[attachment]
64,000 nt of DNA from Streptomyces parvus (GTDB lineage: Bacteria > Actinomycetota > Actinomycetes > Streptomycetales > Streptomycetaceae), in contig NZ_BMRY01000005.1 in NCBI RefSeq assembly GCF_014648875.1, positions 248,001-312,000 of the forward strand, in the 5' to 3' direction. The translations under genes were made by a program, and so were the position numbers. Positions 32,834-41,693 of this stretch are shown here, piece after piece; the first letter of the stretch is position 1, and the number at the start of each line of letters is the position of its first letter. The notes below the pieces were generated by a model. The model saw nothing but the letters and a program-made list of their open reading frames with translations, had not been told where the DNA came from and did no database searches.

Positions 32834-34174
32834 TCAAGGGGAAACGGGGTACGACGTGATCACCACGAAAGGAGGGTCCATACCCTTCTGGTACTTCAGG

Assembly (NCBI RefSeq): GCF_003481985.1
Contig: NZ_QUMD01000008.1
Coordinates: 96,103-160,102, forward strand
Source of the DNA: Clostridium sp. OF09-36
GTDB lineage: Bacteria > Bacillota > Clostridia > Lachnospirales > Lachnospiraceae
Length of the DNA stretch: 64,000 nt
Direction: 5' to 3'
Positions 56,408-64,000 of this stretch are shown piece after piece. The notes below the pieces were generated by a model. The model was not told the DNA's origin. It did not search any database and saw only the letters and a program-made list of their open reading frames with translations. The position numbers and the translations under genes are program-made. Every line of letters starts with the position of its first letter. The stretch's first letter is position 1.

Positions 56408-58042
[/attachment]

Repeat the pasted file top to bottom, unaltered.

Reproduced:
64,000 nt of DNA from Streptomyces parvus (GTDB lineage: Bacteria > Actinomycetota > Actinomycetes > Streptomycetales > Streptomycetaceae), in contig NZ_BMRY01000005.1 in NCBI RefSeq assembly GCF_014648875.1, positions 248,001-312,000 of the forward strand, in the 5' to 3' direction. The translations under genes were made by a program, and so were the position numbers. Positions 32,834-41,693 of this stretch are shown here, piece after piece; the first letter of the stretch is position 1, and the number at the start of each line of letters is the position of its first letter. The notes below the pieces were generated by a model. The model saw nothing but the letters and a program-made list of their open reading frames with translations, had not been told where the DNA came from and did no database searches.

Positions 32834-34174
32834 TCAAGGGGAAACGGGGTACGACGTGATCACCACGAAAGGAGGGTCCATACCCTTCTGGTACTTCAGG

Assembly (NCBI RefSeq): GCF_003481985.1
Contig: NZ_QUMD01000008.1
Coordinates: 96,103-160,102, forward strand
Source of the DNA: Clostridium sp. OF09-36
GTDB lineage: Bacteria > Bacillota > Clostridia > Lachnospirales > Lachnospiraceae
Length of the DNA stretch: 64,000 nt
Direction: 5' to 3'
Positions 56,408-64,000 of this stretch are shown piece after piece. The notes below the pieces were generated by a model. The model was not told the DNA's origin. It did not search any database and saw only the letters and a program-made list of their open reading frames with translations. The position numbers and the translations under genes are program-made. Every line of letters starts with the position of its first letter. The stretch's first letter is position 1.

Positions 56408-58042